Americans postpone their return to the Moon until 2025 “at the earliest”

Published on :

NASA announced Tuesday that the 2024 date set by Donald Trump for the return of humans to the Moon will be pushed back to 2025 “at the earliest”. Relative delays were expected for this mission which is to take the first woman to lunar land.

NASA announced Tuesday that the return of humans to the Moon as part of the US Artemis program has been delayed from 2024 to 2025 “at the earliest.” The date 2024 was set by Donald Trump’s administration, but was widely believed to be nearly impossible to meet. So this delay was relatively expected, but this is the first time NASA has officially recognized it.

The US space agency was specifically awaiting resolution of a legal dispute related to the development of a future lander before announcing a new schedule. “We’ve wasted nearly seven months in litigation, and possibly pushed back the first human landing until 2025,” NASA boss Bill Nelson said in a press conference.

But “there are other reasons too,” he said. He said the 2024 date set by the previous administration was not “technically feasible”. He also criticized the lack of funds allocated by Congress for the development of Moon landing gear in recent years.

Artemis 2 in May 2024

The name of this mission, which took the first woman to the moon, is Artemis 3. Bill Nelson also announced that the Artemis 2 mission, which would be the first in the program with astronauts but which would not land on the Moon, now had a “probable takeoff date of May 2024”.

See also  Space Europe gets its mission to Venus back on track

This second mission, previously announced for 2023, “will go further than any human. Perhaps about 65,000 km from the Moon and then back to Earth,” said Boss. from NASA.

Artemis 1, the first test mission to the Moon that will not include an astronaut on board, is still scheduled for February 2022, as recently announced.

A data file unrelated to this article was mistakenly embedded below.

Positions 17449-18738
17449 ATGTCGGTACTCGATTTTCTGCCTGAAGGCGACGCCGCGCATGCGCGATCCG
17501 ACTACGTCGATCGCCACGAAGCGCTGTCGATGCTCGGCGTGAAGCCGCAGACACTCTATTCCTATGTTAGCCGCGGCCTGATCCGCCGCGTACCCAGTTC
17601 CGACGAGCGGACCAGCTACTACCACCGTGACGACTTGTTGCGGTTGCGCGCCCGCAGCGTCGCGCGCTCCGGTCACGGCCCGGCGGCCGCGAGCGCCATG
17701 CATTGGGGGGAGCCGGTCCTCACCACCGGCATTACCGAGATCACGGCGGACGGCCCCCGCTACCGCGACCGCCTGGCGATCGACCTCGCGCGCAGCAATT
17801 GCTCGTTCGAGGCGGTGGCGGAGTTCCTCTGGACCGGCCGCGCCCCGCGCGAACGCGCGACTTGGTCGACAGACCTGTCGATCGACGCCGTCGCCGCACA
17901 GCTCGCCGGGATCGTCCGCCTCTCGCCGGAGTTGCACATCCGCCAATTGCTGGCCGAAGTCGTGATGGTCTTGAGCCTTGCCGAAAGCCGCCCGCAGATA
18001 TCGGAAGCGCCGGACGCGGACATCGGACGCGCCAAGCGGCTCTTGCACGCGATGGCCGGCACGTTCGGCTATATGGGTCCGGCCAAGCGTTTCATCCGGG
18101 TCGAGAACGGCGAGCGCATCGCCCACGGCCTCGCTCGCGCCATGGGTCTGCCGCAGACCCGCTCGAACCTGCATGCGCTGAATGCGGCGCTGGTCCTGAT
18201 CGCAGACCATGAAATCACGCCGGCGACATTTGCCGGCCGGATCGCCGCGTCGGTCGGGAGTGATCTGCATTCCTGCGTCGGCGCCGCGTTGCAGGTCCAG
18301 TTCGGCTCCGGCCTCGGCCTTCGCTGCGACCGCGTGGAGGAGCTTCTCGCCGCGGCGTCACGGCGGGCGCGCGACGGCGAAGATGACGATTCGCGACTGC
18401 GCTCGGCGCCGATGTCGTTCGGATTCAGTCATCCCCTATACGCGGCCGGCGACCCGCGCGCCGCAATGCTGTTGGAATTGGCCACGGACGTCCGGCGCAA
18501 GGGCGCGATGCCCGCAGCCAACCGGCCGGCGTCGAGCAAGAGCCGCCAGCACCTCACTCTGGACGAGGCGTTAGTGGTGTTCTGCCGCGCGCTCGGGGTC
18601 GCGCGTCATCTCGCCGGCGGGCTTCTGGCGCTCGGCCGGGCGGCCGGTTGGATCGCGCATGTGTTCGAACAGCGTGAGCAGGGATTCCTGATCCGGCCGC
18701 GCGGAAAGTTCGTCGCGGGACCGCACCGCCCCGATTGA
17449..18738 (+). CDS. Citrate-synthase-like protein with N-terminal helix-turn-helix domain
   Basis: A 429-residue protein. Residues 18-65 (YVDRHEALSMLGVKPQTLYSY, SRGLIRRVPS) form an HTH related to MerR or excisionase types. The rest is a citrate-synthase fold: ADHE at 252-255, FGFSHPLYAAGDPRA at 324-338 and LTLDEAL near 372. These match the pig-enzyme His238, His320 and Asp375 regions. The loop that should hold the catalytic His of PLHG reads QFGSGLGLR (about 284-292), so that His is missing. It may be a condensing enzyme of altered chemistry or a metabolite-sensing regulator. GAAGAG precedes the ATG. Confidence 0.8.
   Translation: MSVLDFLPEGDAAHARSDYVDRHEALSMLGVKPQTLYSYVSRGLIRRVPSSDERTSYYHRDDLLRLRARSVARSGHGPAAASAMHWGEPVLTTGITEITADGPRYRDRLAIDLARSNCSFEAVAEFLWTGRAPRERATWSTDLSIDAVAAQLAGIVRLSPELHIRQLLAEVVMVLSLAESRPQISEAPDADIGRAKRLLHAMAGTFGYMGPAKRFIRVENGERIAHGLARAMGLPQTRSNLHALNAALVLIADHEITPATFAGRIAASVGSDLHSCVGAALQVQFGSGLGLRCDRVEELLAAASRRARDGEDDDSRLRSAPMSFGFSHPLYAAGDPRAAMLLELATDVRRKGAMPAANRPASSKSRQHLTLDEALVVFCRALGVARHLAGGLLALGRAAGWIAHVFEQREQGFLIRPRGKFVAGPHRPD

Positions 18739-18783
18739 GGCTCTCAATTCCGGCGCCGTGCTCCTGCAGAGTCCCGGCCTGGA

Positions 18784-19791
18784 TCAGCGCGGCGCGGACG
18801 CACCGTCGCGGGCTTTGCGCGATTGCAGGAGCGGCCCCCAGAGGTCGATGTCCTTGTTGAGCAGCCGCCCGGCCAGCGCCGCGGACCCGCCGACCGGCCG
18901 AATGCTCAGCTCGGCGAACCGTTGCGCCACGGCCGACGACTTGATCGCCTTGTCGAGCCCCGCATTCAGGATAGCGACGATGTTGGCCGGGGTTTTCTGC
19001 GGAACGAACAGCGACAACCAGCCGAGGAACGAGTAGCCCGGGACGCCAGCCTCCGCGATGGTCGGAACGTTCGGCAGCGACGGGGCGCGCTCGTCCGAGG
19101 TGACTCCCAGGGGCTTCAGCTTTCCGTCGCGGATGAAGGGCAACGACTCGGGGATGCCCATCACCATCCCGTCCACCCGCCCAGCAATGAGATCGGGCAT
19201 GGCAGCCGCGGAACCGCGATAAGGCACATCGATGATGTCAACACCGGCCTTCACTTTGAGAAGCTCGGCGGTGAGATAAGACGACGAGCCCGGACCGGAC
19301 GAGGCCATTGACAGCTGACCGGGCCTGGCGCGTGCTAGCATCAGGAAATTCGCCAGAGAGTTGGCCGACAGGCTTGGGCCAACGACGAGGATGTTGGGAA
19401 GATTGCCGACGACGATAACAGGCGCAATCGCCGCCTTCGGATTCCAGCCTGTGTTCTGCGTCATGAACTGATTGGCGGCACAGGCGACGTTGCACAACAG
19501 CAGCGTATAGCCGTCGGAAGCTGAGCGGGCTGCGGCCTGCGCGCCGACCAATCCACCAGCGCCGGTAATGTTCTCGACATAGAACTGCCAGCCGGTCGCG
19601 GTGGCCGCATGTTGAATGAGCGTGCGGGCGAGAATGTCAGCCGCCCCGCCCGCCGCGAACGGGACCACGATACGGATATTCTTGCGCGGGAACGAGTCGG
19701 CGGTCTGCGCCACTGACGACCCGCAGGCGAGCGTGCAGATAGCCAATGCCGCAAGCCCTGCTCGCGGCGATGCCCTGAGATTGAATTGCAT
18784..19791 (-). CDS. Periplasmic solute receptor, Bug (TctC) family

“Progress” for SpaceX’s Moon Lander

All of these missions will use NASA’s new giant rocket, called the SLS, which will carry the Orion capsule to the Moon. It is currently fully assembled at the Kennedy Space Center in Florida, awaiting take-off.

The cost of developing the capsule, in which the astronauts will be located, has been increased from $6.7 billion to $9.3 billion by Artemis 2, Bill Nelson said Tuesday. But then the astronauts would have to transfer to a moon lander to land and leave on the moon.

SpaceX has been entrusted with the construction of this lander. Named Starship, it is currently under development in Texas – where NASA’s boss has promised to travel.

Work between NASA and SpaceX on this Moon lander had to be interrupted because Blue Origin, which was also in the running for the award of this major contract, filed a complaint against the space agency’s choice, arguing that the selection process was done improperly. The complaint was dismissed by a federal court last week.

SpaceX must successfully land on the Moon without an astronaut, a demonstration that is part of NASA’s requirements for this contract.

permanent presence on the moon

The Artemis program, which is also the first person of color to take to the Moon, echoes NASA’s Apollo program in the 1960s, but aims to establish a permanent presence on the Moon and prepare for trips to Mars.

See also  Respawn stops selling the game, but retains multiplayer servers

AFP. with

You May Also Like

About the Author: Tad Fisher

Prone to fits of apathy. Music specialist. Extreme food enthusiast. Amateur problem solver.

Leave a Reply

Your email address will not be published. Required fields are marked *